Many students have noticed a significant decrease in the speed of their Internet connections on campus this semester.
“My Internet speed has been, very, very, very slow,” said Danielle DeUrso, a sophomore majoring in history. “My Safari [Internet browser] freezes up pretty much every time I go on the computer. I’m in the same building as last semester, and it’s definitely much slower.”
James Alford, a sophomore majoring in mathematics, has had issues with slowed-down Internet access as well.
“I feel like the speeds are far slower than they were last year,” Alford said. “I have lag on my wireless Xbox connection that I didn’t have before.”
Mark Reed, associate vice president for Information Technology Services (ITS) at Binghamton University, said slower campus Internet connections are largely the result of Internet traffic increasingly shifting toward watching streaming video sites like YouTube, which has placed a strain on the campus network.
“Five years ago, [the Internet was being used for] a lot of emails and web pages and to download songs, which required a fair amount of bandwidth,” Reed said. “Now everything has become video, which is much more bandwidth intensive.”
Reed also attributed the problem to the increase in the number of devices besides computers connected to the campus network.
In addition to their personal computers, students now connect devices like smartphones, mp3 players and video game systems to the campus network.
“The number of students [on the network] is the same, but now everybody’s got five devices instead of one,” Reed said.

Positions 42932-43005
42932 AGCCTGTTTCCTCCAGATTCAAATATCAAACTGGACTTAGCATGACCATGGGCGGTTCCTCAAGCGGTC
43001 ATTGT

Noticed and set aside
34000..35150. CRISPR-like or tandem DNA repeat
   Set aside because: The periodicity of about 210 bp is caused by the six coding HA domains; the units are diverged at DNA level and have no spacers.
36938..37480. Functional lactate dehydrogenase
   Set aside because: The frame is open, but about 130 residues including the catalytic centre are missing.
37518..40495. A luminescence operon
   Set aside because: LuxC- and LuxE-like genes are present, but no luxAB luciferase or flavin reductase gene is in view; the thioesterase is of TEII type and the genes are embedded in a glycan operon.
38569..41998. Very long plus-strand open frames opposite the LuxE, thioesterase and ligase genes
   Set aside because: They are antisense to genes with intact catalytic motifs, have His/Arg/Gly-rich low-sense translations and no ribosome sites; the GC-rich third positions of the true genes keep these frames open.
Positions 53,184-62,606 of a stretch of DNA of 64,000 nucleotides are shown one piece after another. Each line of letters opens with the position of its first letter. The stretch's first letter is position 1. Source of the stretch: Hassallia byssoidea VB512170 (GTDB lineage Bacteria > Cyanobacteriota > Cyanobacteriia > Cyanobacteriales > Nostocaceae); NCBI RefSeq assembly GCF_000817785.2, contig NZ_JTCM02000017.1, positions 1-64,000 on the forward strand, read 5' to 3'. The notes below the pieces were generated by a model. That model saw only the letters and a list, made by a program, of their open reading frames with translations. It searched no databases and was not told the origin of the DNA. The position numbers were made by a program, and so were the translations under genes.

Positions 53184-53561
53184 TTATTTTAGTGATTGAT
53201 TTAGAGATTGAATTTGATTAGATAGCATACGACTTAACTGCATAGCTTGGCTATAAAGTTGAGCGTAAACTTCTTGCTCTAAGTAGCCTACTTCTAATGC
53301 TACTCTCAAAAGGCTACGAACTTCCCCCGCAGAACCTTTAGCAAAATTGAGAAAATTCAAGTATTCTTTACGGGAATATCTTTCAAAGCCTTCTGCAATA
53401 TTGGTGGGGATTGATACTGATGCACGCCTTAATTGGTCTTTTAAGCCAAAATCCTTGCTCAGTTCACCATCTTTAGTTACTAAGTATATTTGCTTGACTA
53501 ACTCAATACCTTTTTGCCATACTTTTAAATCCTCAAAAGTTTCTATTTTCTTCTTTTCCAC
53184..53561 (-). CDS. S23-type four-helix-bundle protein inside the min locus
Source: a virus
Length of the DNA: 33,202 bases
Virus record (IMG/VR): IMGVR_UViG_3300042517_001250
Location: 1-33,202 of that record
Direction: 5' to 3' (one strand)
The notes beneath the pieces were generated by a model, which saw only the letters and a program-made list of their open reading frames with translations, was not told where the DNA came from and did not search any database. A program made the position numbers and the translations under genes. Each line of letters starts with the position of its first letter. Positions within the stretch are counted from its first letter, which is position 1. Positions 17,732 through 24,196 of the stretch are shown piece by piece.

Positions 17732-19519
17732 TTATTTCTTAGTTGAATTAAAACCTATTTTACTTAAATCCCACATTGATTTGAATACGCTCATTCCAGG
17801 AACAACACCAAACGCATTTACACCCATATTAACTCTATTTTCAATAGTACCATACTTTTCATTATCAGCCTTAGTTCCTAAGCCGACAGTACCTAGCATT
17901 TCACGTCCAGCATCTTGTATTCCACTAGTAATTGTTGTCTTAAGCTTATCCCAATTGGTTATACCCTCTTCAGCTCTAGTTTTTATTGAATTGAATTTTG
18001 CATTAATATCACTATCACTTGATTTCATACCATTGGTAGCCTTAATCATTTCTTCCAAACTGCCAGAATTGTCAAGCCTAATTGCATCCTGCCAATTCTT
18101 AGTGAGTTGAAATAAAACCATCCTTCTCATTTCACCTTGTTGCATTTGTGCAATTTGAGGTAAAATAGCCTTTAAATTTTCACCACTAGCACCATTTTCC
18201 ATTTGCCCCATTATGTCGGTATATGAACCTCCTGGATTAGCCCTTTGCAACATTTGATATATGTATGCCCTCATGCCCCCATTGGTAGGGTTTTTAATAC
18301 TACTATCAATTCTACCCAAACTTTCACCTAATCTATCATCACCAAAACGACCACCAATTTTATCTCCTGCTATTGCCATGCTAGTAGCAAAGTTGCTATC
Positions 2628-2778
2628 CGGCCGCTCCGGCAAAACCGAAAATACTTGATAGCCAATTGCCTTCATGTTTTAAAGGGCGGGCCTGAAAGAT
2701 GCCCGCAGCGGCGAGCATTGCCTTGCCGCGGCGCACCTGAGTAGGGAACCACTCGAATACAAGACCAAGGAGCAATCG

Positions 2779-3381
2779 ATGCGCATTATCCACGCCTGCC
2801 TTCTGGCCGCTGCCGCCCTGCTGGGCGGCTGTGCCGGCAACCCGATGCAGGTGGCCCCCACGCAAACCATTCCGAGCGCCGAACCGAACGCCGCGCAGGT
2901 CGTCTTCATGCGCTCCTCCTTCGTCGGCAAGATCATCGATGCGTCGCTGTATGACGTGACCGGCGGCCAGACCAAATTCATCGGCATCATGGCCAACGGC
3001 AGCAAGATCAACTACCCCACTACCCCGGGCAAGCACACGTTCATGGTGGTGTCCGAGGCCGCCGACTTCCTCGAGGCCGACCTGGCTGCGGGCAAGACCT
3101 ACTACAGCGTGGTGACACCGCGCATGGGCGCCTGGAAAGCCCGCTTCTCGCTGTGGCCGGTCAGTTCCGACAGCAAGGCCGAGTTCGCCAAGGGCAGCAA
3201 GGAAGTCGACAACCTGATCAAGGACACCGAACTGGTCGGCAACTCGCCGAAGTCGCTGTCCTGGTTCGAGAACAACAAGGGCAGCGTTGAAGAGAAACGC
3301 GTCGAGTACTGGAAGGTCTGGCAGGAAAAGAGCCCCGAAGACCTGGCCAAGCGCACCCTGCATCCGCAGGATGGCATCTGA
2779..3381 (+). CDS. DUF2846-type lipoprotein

Stacey Troy, a sophomore majoring in actuarial science, has three Internet-connected devices: an Xbox, a laptop and an mp3 player.
Alford has five such devices: an Xbox, an iPod, a smartphone and two laptops.
Reed said the campus network is used most heavily from noon to 1 a.m., a trend that many students have observed.
“I’ve noticed that the Internet’s fine in the mornings, but at night, it’s dramatically slower,” Troy said. “Most times if it’s slow enough I’ll say ‘it’s not worth it’ and stop what I’m doing.”
Reed said the University’s technology equipment was in part to blame for slow connection speeds.
BU currently pays for the use of 570 megabits per second of data capacity, with the capability to pay to raise that to 1,000 megabits, or one gigabit, when necessary. Those 570 megabits have to be divided among everyone using the network.
“On a normal night, with 6,000 students using the network, we have to divide the network’s capacity by the 6,000,” Reed said. “The normal speed we allow people to go through is about 2 megabits per second of capacity.”
Reed said ITS has been actively working to make sure it keeps up with the campus’ Internet needs despite its limited budget. He said ITS has progressively increased the bandwidth from 200 to 570 megabits per second in the last year and a half, and it plans to raise the bandwidth to 700 megabits per second by the end of this year.
“We want to raise [the bandwidth] at a level that keeps response good, but doesn’t squander the money we have,” Reed said. “We’re always looking at the bandwidth issue. We notice that satisfaction with Information Technology Services is pretty directly linked to the performance of the network.”
Many students were prompted to revalidate their Internet-connected devices multiple times this semester. Typically students are only required to validate their devices at the beginning of each semester.
“I had to keep validating my Mac multiple times at the beginning of the year and my phone forces me to do it every once in a while as well,” Alford said.
Reed described the validation system as a tool implemented in 2004 to protect the network from widespread computer viruses and to help identify and assign network addresses to students’ devices.
According to Mike Hizny, assistant director of networking at ITS, there is a bug in the validation system currently that forces students to revalidate. He said ITS is working on fixing the bug, but it has not yet succeeded at pinpointing the cause.
“At this point, without there being a distinct set of circumstances between machines, there is no pattern so we can’t locate the source of the bug,” Hizny said. “There just hasn’t been enough data to actually break it down yet.”